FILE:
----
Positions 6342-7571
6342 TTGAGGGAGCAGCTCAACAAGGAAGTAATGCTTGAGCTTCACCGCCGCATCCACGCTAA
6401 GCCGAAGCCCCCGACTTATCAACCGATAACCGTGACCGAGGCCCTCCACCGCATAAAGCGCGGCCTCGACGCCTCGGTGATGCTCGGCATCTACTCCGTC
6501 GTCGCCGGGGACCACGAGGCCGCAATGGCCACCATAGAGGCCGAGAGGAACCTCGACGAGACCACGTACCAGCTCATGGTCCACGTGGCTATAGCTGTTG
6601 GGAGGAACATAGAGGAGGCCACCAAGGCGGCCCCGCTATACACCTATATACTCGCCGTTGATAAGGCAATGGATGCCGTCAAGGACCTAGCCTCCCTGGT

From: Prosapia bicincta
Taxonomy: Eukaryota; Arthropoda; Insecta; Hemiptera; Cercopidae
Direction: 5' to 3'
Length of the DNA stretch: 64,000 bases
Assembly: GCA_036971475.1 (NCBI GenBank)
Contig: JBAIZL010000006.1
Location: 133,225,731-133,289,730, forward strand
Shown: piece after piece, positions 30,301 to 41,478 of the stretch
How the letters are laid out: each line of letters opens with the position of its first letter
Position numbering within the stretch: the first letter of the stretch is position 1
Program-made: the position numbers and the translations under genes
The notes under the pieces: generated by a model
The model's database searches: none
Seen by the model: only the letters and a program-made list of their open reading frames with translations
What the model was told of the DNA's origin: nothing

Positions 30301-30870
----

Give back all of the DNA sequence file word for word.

Positions 6342-7571
6342 TTGAGGGAGCAGCTCAACAAGGAAGTAATGCTTGAGCTTCACCGCCGCATCCACGCTAA
6401 GCCGAAGCCCCCGACTTATCAACCGATAACCGTGACCGAGGCCCTCCACCGCATAAAGCGCGGCCTCGACGCCTCGGTGATGCTCGGCATCTACTCCGTC
6501 GTCGCCGGGGACCACGAGGCCGCAATGGCCACCATAGAGGCCGAGAGGAACCTCGACGAGACCACGTACCAGCTCATGGTCCACGTGGCTATAGCTGTTG
6601 GGAGGAACATAGAGGAGGCCACCAAGGCGGCCCCGCTATACACCTATATACTCGCCGTTGATAAGGCAATGGATGCCGTCAAGGACCTAGCCTCCCTGGT

From: Prosapia bicincta
Taxonomy: Eukaryota; Arthropoda; Insecta; Hemiptera; Cercopidae
Direction: 5' to 3'
Length of the DNA stretch: 64,000 bases
Assembly: GCA_036971475.1 (NCBI GenBank)
Contig: JBAIZL010000006.1
Location: 133,225,731-133,289,730, forward strand
Shown: piece after piece, positions 30,301 to 41,478 of the stretch
How the letters are laid out: each line of letters opens with the position of its first letter
Position numbering within the stretch: the first letter of the stretch is position 1
Program-made: the position numbers and the translations under genes
The notes under the pieces: generated by a model
The model's database searches: none
Seen by the model: only the letters and a program-made list of their open reading frames with translations
What the model was told of the DNA's origin: nothing

Positions 30301-30870